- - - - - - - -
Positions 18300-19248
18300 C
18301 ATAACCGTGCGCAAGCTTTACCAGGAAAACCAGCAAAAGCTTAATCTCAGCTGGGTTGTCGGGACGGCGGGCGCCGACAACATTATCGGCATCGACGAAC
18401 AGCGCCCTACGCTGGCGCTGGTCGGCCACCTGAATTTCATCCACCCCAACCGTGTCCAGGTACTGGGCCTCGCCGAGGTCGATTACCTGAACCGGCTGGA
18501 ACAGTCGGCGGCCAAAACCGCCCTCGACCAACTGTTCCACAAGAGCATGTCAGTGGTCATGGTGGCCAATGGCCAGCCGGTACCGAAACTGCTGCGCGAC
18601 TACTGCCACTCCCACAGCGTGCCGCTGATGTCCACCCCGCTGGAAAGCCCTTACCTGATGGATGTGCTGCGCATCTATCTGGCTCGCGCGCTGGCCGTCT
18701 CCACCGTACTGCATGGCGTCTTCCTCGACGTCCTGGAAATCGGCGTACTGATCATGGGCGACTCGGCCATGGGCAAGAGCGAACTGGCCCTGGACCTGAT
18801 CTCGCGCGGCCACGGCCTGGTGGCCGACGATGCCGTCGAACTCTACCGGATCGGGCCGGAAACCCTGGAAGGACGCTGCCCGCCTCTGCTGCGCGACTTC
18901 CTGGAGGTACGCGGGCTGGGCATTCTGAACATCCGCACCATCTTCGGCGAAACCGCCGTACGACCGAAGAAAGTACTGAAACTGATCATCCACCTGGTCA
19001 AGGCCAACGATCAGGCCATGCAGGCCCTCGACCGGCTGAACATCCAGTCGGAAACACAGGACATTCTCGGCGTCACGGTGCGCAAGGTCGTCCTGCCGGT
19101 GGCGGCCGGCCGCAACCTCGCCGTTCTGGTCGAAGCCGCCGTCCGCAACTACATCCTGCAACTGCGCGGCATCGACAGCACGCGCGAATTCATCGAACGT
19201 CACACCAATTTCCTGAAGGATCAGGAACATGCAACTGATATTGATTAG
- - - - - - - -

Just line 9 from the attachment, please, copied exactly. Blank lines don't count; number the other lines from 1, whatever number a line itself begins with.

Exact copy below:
18901 CTGGAGGTACGCGGGCTGGGCATTCTGAACATCCGCACCATCTTCGGCGAAACCGCCGTACGACCGAAGAAAGTACTGAAACTGATCATCCACCTGGTCA